Skip to main content

Full text of "Alaskan glacier studies of the National Geographic Society in the Yakutat Bay, Prince William Sound and lower Copper River regions"

See other formats

washed up over a bank 5 to 25 feet in height and rushed back 100 to 200 feet into the alder thicket, which is much farther than the waves reached in 1909. Much gravel and sand, stones a foot or two in diameter, and ice blocks (PI. CL, B) up to ten tons in weight were thrown in among the trees. Alders, 9 to 11 inches in diameter, were stripped of leaves and bark, and bent backward or broken off short, or uprooted, or buried beneath the gravel and bowlders. The river bank, which at some points of measurement was cut back from  to 5 feet in 1909, was fairly eaten up by the iceberg waves which crossed the river in 1910, as is proved by measurements at the same points along the bank of the stream facing the glacier, where the recession of the river bank was from 40 to 60 feet.
The amount of retreat of the river bank is shown in the following tables, the 1909 measurements having been made by the railway engineers, while those of 1910 were made by our topographer from points on the same pair of short baselines which Mr. Johnson established the year before. The material of the river bank is very coarse, unconsoli-dated, glacial gravel and bowlders. The points of observation are on the eastern bank of Copper Biver, nearly opposite the middle of Childs Glacier.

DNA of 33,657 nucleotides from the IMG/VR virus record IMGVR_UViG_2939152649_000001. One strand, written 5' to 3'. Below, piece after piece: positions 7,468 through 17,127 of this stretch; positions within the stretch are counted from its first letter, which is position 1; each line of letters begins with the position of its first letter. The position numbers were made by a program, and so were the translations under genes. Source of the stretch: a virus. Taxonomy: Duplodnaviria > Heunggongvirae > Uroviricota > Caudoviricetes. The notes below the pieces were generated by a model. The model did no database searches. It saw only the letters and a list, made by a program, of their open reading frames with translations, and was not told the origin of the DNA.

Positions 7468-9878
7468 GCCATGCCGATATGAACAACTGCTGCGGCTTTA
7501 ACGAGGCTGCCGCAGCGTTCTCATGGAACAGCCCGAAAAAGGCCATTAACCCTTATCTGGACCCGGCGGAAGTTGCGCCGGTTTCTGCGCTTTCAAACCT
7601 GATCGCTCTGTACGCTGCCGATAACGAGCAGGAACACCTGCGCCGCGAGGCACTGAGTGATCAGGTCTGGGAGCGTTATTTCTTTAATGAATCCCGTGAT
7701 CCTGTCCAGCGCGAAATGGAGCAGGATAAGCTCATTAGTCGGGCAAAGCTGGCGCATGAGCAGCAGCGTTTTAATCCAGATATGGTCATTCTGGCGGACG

Place of Measurement	July 19, 1909	Aug. 1, 1909	Oct. S3, 1909	Aug. 18, 1910
Pt. A to river bank	44 feet	41 feet		In river
Pt. B    "     "	63   "	58   "		In river
Pt. E   "     "	67   "	66   "	65ifeet	16 feet
Pt.F    "     "	64    "	49   "	45*    "	-15 feet
Pt. E is the only one of the points of measurements that was left in 1910, the river bank having receded beyond the sites of the other three, though in the case of Pt. F the position was determined exactly by measurement of direction and distance from Pt. E. These measurements show that the increase in iceberg discharge in the river, which was narrowed by the advance of the glacier, resulted in retreat of the river bank as follows:
1909 AND 1910
Days Between Observations	Pt. A	Pt. B	Pt.E	Pt. F
July 19 to Aug. 1, 1909, 13 days	3 feet	5 feet	If oot	5 feet
Aug. 1 to Oct. 23,           83 days			$ foot	sift.
Oct. 23 to ------ ,* 1909,				
------ 1 to Aug. 18, 1910      days	Over 41 ft.	Over 58 ft.	49 ft.	60$ ft.
In addition to the retreat at these points there was in 1910 a general retreat of the whole river bank facing the glacier, shown particularly well by the undercutting and
i Dates between which the river was closed by ice, so that wave work ceased, though there may have been some erosion of the river bank by the ice blocks which were shoved against the river during the winter.